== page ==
Open Educational Resources (OER)
Here are a few steps you might take in the evaluation process. If this process seems lengthy, think about the process you follow to review textbooks and other materials for your course. You can use a similar or modified evaluation process to that.
- Does this OER cover the content you'd like your students to learn in this course or module?
- How accessible is this content? Will it be accessible for your students or is it too technical? Or, vice versa, is it robust and challenging enough for your students?
- How can you use the content? Verify the license that the resource is under. Can you remix or revise the OER as long as it isn't for commercial purposes? Who do you have to recognize if you use it? Will you be able to do so?
- Once you determine how you can use the OER, what would you like to do with it? Does only a portion of it apply to your class? Would you possibly want to combine this OER with another OER or resource? Does the Library have access to articles that could act as supplemental readings?
- As you collect more OER and other resources, save them in a central location. Take note of how you envision using them. Align these resources with the learning objectives and weekly lessons on your syllabus in order to identify gaps.
OER Evaluation Checklist
You’ve found an OER. Congrats! Now you should go through a quick evaluation process to determine whether it’s right for your purposes. Research the following in your evaluation process. Also keep track of what might need to be improved so you can enhance the OER for your own purposes.
- Peer Review available or used
- Reputation of author/institution is transparent
- Pedagogical methods are sound
- Allows for customization or refinement
- Content is accurate
- Sources are identified and cited
- Some alignment with a learning outcome or course objective
- Appropriate reading/domain level for your students
- High technical quality (clear visuals, high production value)
- Clear licensing declaration (Creative Commons License present, in the Public Domain, etc.)
- License to remix or share again
NOTE: This resource was reused and adapted from Kirkwood Community College Library's guide on open textbooks. It was developed by Sarah Crissinger, Information Literacy Graduate Assistant. This work is licensed under a Creative Commons Attribution-NonCommercial-ShareAlike 4.0 International License.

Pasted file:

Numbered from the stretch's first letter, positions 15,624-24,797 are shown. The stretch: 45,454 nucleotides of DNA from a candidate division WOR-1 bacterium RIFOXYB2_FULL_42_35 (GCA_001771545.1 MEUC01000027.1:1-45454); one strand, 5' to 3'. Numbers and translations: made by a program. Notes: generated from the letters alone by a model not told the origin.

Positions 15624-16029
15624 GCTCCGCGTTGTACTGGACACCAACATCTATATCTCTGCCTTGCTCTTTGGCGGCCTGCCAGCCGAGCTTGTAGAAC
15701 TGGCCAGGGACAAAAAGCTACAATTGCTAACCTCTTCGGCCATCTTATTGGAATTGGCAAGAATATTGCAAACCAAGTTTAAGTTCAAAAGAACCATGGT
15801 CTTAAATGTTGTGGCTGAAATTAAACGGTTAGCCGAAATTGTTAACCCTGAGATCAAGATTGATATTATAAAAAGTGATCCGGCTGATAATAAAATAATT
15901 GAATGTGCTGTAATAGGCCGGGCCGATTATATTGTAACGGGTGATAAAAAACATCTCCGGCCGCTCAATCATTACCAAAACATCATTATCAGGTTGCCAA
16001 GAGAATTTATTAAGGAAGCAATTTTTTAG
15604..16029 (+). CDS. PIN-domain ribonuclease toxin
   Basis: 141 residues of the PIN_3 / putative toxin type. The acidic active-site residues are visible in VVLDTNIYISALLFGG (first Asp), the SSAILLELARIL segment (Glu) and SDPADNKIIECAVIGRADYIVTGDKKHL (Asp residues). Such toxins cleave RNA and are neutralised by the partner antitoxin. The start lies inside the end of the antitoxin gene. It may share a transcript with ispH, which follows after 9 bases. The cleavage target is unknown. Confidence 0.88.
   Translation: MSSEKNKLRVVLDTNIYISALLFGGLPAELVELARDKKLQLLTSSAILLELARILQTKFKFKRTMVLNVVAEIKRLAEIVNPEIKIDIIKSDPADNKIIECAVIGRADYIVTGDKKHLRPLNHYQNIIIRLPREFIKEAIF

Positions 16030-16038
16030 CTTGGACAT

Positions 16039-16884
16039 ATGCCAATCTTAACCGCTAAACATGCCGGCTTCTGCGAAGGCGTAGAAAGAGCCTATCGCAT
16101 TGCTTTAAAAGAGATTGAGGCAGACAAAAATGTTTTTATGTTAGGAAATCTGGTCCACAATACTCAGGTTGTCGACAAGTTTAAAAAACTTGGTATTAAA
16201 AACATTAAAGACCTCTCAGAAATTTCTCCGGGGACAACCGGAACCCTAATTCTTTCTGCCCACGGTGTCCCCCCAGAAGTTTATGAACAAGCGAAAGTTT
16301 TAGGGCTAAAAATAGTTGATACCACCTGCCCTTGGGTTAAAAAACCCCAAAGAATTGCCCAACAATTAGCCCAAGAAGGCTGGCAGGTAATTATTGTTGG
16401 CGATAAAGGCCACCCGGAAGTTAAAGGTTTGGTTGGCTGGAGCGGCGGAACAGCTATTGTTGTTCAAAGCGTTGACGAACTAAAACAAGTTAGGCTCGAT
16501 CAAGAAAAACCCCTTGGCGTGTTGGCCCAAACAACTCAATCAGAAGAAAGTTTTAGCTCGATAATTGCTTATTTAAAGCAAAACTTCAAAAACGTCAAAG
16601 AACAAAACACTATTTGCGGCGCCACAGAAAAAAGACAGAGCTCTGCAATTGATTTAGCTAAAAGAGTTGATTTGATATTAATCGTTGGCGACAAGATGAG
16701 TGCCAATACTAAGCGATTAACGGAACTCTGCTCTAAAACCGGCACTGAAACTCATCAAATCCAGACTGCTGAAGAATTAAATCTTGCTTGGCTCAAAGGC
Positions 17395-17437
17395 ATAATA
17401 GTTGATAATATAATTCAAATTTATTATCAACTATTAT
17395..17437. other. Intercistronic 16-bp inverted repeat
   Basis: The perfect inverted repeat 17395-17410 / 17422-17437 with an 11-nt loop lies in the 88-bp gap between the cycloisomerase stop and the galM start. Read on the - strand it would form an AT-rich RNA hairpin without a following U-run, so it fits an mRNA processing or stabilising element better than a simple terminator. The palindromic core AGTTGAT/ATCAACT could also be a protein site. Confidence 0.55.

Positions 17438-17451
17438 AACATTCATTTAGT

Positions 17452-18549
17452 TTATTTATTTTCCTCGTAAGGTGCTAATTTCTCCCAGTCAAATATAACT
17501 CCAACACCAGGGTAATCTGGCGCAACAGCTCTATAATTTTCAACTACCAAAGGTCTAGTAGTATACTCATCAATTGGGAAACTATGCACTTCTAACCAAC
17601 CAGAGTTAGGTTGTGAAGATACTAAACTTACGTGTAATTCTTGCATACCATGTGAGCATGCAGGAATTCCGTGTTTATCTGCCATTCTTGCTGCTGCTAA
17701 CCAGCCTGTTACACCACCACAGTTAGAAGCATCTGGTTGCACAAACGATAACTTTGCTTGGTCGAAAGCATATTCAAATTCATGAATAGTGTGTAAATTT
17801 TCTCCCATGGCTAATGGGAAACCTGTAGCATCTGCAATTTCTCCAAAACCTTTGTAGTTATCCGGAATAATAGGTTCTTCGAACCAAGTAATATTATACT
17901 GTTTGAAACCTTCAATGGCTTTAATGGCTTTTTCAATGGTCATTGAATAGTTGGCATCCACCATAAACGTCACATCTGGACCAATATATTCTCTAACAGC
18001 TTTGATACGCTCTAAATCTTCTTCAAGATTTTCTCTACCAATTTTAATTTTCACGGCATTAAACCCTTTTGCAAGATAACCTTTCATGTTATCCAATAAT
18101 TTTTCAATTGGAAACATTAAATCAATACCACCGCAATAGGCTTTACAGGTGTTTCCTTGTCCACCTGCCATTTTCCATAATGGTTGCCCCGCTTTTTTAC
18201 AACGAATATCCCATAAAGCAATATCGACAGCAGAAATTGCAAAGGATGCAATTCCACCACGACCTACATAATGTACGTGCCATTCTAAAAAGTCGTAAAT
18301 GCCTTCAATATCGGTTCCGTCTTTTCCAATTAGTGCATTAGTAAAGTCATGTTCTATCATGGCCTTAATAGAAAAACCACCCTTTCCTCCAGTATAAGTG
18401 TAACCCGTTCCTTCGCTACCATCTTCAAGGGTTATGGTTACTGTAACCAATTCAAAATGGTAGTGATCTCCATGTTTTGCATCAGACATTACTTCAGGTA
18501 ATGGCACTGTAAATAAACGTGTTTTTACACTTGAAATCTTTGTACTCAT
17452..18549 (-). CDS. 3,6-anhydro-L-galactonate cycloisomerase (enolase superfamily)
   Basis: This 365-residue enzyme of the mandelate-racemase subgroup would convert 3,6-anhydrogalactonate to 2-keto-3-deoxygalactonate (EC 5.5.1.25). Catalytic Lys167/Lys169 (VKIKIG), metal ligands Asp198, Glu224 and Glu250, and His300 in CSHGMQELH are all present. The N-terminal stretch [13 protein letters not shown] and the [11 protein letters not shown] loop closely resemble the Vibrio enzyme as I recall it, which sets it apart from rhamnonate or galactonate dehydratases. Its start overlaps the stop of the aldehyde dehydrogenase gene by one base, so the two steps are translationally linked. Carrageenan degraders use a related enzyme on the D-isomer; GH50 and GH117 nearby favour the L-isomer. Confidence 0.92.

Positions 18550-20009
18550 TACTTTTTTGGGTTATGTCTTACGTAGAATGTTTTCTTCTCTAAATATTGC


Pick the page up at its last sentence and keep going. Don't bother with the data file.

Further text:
OER Evaluation Rubric
- Alignment to individual course objectives
- Content valid and appropriately current?
- Content understandable by target audience?
- Content authoritative and appropriate (age level, language, visuals, cultural sensitivity)?
- Content present main ideas clearly?
- Content connect associated concepts?
- Are instructions for use provided?
- Do the components of the OER function as intended?
- Does functionality require specific software or hardware?
- Is the OER licensed for open use? (CC license for reuse, remix, revise, redistribution)
- Is content adaptable or revisable?
- Is metadata available?
- Is assessment aligned to the content?
- Does the assessment measure and appropriately weight the major concepts of the content?
- Does the structure of the assessment support an accurate measurement of proficiency?
- Does the OER functionality allow individualized learning by being flexible or adapting to individual control?
- Is the OER functionality well designed and functions as expected on the intended platform?
- Does the OER functionality invite student use or encourage learning?
- Does the OER offer more exercises than needed for the average student to master elementary content?
- Does the OER offer one to two rich practice exercises for complex content?
- Are exercises clearly written?
- Are exercises keyed and scored with appropriate documentation?
- Is there a variety of exercise types and formats appropriate for the intended content?
- Does the OER offer opportunities for deeper learning by incorporating at least three of the following:
- Thinking critically and solving complex problems
- Working collaboratively
- Reasoning abstractly
- Constructing viable arguments and critiquing the reasoning of others
- Communicating effectively
- Applying discrete knowledge to real world situations
- Constructing, using, or analyzing models?
- Does the OER offer a range of cognitive demand that is appropriate and supportive of content?
- Does the OER provide appropriate scaffolding and direction?
- Does the OER comply with current ADA accessibility standards?